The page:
The power of pulses

PUBLISHED: 14:45 22 March 2011 | UPDATED: 19:02 20 February 2013

The power of pulses

The power of pulses

Nutritionist Carolyn Heaton investigates the overall health benefits of lentils

Nutritionist Carolyn Heaton investigates the overall health benefits of lentils

We are well into the New Year but are you feeling lethargic and could do with a bit of an energy boost to get you up and running again? Chances are you may need to change the type of protein you are eating. You could increase the amount of pulses in your diet and heres a recipe very easy to incorporate into any lifestyle.

Most of the lentils consumed come from India. The plant is tolerant to drought and grows like a bush and produces seeds which in effect are lentils. These seeds are used a lot in French, Middle-Eastern and Indian dishes as a large proportion of these populations are vegetarian. Lentils provide a great amount of the mineral iron, which can be invaluable for children and teenagers and adults alike who are not too keen on eating meat.

Lentils are a cheap alternative to meat, though important to combine with bread or rice with a meal as they lack essential amino acids that meat has. This is a process adopted by vegetarians the world over.

Eating pulses will stabilise blood sugar and give you a feeling of well-being and an overall balance for a bit longer than some other foods could provide. Lentils also possibly reduce the risk of developing colon/bowel cancer.

These seeds provide useful amounts of folate and thiamine, essential vitamins for dna formation and energy production, thereby helping expecting mothers. Significant amounts of the mineral iron will also contribute positively to the biochemical energy cycle of the body.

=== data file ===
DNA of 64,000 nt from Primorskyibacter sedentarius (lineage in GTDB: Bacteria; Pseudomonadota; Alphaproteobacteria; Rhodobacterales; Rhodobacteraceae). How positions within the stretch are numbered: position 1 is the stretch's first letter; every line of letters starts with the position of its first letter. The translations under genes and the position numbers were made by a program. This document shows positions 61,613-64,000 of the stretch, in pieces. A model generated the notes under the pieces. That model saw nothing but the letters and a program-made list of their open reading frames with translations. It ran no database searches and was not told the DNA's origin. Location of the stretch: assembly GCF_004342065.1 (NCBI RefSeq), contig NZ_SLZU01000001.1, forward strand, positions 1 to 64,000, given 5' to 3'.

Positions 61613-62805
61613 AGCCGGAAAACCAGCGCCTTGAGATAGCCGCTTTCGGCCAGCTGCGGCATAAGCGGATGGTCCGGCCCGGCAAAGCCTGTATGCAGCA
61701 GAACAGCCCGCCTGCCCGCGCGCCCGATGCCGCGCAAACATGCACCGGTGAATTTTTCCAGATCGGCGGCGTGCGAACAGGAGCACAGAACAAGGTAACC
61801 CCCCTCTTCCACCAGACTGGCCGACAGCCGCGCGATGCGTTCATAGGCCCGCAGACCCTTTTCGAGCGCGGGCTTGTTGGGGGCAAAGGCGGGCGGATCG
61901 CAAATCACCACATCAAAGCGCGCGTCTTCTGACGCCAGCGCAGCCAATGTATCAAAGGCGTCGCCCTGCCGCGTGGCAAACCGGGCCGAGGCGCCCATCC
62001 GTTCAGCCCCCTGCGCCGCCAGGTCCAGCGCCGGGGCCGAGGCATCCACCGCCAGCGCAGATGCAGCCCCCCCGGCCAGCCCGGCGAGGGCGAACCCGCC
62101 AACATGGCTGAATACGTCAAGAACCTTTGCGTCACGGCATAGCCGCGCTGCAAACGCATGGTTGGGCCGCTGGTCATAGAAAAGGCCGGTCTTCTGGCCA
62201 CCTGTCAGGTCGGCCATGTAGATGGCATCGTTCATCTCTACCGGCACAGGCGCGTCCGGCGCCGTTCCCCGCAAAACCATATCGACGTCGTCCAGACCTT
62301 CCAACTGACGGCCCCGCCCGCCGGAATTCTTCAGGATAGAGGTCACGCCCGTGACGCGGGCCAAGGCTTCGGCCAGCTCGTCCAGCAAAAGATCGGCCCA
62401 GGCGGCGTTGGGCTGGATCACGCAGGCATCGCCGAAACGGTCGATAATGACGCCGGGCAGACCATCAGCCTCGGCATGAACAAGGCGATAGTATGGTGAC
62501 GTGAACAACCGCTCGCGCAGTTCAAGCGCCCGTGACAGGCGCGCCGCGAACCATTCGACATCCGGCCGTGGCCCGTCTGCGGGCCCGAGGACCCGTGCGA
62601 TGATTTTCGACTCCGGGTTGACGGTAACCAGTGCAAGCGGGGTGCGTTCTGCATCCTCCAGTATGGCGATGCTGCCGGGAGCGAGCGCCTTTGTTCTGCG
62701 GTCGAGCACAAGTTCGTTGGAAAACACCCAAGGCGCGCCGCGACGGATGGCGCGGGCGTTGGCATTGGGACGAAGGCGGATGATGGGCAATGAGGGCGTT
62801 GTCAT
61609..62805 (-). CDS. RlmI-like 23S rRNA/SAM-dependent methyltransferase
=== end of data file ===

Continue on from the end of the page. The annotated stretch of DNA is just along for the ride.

To contact Carolyn at Elementalle Nutrition, ring 0777 300 7795


A fist full of dried lentils

One onion finely chopped

Two cloves of garlic finely chopped

One punnet of "on the vine" tomatoes halved

A squirt or two of tomato puree for vibrant colour

A pinch of Maldon sea salt

One small fresh chilli added whole

A bunch of fresh parsley as garnish

Overnight soaking will make sure that you remove the phytates from the lentils. Phytates are compounds which inhibit the absorption of many minerals, including iron and calcium.

Lentils cook fairly quickly (about 30 mins on a medium heat). After that its time to add the other ingredients. Cook for a further 30 minutes on a low heat. Leave the soup to cool a little and blend to a smooth consistency but make sure you dont blend the chilli.

Garnish with fresh parsley just before serving. This herb will increase the iron content of the dish.

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